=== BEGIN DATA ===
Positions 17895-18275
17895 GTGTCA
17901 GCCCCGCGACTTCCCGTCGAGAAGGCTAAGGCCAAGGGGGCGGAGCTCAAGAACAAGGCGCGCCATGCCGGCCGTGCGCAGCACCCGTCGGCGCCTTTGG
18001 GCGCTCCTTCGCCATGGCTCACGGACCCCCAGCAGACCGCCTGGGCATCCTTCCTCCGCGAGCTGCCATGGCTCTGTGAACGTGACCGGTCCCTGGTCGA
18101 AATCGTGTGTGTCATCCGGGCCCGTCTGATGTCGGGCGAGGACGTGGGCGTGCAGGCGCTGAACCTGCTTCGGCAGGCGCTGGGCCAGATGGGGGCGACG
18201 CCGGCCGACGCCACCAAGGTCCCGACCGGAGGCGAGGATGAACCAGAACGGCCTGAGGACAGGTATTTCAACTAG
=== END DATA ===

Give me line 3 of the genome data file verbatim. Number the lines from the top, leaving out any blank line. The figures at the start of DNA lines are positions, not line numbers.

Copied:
17901 GCCCCGCGACTTCCCGTCGAGAAGGCTAAGGCCAAGGGGGCGGAGCTCAAGAACAAGGCGCGCCATGCCGGCCGTGCGCAGCACCCGTCGGCGCCTTTGG